A new law decreases the amount of lead allowed in NH schools’ water
The minimum standard is now 5 parts per billion to prevent any level of poisoning
A new law signed by Governor Chris Sununu has changed the allowable quantity of lead in water at schools and licensed child care facilities. The minimum standard changed from 15 parts per billion to 5 parts per billion to prevent any level of poisoning.
Lead can be highly toxic; it can cause damage to the brain and nervous system. Usually, in the state, children ingest this metal from chipping paint in old houses, but the NH Department of Environmental Services officials say water can be another unsafe way to consume it.
In a press release, the Department said facilities that have not previously tested their water for lead have 30 days to do so, and they must be tested three times before June 30, 2024.
The facilities that test over 5 parts per billion have 90 days to submit a remediation plan to the Department. According to Lea Anne Atwell, who manages the Department’s Lead in Schools and Child Care Facilities program, replacing fixtures with something newer that is lead-free is often enough to get the lead out of the water.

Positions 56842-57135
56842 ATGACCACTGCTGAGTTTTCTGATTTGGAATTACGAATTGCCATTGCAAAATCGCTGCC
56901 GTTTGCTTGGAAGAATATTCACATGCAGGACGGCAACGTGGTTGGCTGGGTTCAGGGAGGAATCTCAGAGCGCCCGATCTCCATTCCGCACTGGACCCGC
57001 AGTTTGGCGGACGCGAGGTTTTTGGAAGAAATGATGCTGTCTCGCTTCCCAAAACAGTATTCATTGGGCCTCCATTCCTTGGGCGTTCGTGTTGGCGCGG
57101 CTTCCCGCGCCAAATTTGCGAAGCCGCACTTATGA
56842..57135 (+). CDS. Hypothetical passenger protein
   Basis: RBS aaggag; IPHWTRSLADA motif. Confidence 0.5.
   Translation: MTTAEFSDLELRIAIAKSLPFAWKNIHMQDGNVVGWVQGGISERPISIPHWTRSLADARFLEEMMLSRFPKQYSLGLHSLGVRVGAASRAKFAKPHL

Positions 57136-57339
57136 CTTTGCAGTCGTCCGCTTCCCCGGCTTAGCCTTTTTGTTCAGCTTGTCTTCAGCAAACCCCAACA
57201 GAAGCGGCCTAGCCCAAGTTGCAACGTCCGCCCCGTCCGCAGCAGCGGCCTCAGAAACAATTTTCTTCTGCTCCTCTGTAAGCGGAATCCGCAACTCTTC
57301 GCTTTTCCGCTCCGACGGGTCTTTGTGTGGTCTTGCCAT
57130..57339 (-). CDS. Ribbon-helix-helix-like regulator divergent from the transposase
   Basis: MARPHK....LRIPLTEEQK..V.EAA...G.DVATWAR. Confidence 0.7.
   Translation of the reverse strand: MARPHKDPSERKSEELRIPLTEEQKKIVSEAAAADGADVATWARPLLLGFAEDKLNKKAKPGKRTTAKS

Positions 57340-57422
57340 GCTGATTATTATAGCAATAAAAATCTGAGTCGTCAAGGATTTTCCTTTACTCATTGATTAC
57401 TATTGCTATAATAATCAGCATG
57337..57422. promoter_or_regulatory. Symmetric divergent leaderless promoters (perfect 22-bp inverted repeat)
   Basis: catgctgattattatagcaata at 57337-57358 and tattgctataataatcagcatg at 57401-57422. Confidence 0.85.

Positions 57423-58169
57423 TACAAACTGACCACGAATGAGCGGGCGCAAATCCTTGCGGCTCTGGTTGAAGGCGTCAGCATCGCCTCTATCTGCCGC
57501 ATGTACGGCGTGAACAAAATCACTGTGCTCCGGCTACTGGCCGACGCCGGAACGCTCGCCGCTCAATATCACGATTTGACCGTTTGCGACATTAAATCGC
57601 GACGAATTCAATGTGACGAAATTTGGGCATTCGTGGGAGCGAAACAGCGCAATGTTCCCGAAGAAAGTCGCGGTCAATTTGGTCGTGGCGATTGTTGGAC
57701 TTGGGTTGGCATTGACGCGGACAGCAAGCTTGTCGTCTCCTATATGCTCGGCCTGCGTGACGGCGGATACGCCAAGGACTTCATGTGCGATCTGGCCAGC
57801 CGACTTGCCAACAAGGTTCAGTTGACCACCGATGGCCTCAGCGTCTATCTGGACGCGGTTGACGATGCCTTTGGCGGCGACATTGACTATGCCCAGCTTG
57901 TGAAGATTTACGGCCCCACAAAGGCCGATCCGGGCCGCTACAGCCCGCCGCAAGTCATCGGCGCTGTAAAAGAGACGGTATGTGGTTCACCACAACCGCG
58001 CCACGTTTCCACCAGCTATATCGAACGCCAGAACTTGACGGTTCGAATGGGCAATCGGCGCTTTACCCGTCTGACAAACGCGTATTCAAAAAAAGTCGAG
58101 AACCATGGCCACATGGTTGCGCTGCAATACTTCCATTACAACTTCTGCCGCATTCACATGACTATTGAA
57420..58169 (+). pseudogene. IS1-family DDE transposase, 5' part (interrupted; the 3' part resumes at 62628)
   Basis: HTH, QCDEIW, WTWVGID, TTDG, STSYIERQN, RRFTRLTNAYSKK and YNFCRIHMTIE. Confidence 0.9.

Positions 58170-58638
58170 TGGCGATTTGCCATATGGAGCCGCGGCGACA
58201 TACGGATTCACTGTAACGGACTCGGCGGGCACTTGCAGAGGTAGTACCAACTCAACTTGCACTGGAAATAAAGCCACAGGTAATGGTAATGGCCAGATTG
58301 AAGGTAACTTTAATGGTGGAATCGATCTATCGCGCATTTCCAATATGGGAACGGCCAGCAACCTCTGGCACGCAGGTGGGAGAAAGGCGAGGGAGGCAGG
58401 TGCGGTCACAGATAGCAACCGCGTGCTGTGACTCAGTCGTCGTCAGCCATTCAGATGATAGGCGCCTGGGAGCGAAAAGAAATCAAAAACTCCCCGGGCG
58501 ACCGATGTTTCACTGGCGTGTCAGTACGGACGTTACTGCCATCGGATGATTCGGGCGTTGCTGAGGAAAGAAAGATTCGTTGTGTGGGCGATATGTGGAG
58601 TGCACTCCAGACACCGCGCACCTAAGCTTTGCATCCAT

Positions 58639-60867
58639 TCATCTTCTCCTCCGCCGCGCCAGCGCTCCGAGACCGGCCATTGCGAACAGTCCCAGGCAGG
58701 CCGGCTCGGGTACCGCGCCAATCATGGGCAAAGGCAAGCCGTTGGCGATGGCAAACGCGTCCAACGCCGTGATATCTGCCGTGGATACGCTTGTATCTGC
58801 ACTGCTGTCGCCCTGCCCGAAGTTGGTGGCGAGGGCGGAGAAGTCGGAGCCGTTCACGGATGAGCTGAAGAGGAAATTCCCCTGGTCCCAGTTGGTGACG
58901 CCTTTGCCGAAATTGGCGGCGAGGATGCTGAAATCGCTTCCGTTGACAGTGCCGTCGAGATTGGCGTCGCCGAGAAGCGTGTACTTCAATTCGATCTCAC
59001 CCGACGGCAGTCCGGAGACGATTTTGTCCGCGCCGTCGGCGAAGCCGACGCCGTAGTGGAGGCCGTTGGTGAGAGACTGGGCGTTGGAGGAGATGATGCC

“But sometimes there is more extensive work that needs to be done, like if they have lead solder in the plumbing,” said Atwell. She recommends schools contact the program to find the best solution.
The program is working with 550 schools and child care facilities to collect sampling and remediation data and provide support to make necessary changes.
Atwell points out that all the locations where kids drink, like fountains or sinks where they fill up water bottles, must be inspected because lead levels can change from faucet to faucet. She also recommends checking any source of water used in food preparation.
“I think it’s important to continue to reduce exposure because kids’ bodies can absorb lead more rapidly. We should care for their developing brains,” Atwell said.
Schools and child care facilities can find more resources here.
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